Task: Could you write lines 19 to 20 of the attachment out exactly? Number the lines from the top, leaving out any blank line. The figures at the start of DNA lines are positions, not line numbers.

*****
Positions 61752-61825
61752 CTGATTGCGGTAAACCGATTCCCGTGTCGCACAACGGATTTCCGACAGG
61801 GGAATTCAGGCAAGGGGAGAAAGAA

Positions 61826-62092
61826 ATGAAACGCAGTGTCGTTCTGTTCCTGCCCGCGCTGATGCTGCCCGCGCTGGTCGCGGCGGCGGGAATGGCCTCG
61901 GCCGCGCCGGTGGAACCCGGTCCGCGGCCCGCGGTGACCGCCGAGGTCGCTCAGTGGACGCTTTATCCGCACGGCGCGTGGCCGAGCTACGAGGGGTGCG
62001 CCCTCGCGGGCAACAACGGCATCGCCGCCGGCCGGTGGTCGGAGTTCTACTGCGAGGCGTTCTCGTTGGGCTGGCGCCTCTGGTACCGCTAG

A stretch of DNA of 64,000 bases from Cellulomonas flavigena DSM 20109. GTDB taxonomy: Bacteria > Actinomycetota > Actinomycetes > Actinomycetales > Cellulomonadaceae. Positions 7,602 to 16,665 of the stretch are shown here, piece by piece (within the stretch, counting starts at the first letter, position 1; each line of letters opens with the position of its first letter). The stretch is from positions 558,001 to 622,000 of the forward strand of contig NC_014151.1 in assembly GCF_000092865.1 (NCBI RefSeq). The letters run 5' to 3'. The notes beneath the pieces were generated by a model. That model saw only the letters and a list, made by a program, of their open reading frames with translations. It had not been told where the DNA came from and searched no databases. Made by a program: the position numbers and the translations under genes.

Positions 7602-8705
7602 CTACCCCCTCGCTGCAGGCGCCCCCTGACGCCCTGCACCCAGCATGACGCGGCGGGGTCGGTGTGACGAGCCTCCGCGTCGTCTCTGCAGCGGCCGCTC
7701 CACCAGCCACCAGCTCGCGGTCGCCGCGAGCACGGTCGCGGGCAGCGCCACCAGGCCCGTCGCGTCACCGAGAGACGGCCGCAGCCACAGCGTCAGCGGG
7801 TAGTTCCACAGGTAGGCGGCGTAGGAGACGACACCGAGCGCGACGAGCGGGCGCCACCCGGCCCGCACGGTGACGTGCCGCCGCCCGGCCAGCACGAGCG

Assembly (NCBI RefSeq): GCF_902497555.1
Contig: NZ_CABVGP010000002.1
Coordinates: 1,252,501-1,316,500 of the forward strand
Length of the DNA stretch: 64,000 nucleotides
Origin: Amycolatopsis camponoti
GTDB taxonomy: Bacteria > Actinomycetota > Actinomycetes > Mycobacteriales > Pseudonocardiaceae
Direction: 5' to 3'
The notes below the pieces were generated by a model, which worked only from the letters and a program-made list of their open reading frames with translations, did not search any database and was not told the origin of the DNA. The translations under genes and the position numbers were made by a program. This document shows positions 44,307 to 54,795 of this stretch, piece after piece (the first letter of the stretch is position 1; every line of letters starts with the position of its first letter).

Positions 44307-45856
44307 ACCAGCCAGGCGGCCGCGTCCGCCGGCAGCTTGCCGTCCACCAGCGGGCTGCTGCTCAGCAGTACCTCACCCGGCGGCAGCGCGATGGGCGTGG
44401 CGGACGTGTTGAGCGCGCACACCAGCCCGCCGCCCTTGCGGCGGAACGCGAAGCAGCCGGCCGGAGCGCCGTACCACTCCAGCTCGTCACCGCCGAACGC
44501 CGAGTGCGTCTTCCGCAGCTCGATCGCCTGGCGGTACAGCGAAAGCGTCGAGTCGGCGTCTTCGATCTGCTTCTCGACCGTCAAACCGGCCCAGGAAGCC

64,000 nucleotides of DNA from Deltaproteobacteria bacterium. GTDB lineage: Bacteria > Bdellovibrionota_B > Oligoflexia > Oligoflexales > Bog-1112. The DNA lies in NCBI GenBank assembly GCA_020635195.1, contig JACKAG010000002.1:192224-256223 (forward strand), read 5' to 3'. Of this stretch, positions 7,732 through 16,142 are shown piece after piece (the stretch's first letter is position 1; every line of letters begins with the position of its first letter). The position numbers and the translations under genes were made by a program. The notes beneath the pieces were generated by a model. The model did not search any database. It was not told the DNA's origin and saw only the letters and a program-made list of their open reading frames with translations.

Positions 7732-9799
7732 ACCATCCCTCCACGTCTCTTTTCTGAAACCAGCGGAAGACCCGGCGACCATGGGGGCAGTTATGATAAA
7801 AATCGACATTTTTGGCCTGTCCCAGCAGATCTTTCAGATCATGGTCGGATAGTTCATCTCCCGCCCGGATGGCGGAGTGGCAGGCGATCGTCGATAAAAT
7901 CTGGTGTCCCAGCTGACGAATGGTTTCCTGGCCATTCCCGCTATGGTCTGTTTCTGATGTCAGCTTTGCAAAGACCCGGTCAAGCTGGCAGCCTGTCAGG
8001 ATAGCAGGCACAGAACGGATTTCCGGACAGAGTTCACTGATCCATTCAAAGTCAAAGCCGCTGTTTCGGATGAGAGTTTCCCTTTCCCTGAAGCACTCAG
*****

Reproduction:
Direction: 5' to 3'
The notes below the pieces were generated by a model, which worked only from the letters and a program-made list of their open reading frames with translations, did not search any database and was not told the origin of the DNA. The translations under genes and the position numbers were made by a program. This document shows positions 44,307 to 54,795 of this stretch, piece after piece (the first letter of the stretch is position 1; every line of letters starts with the position of its first letter).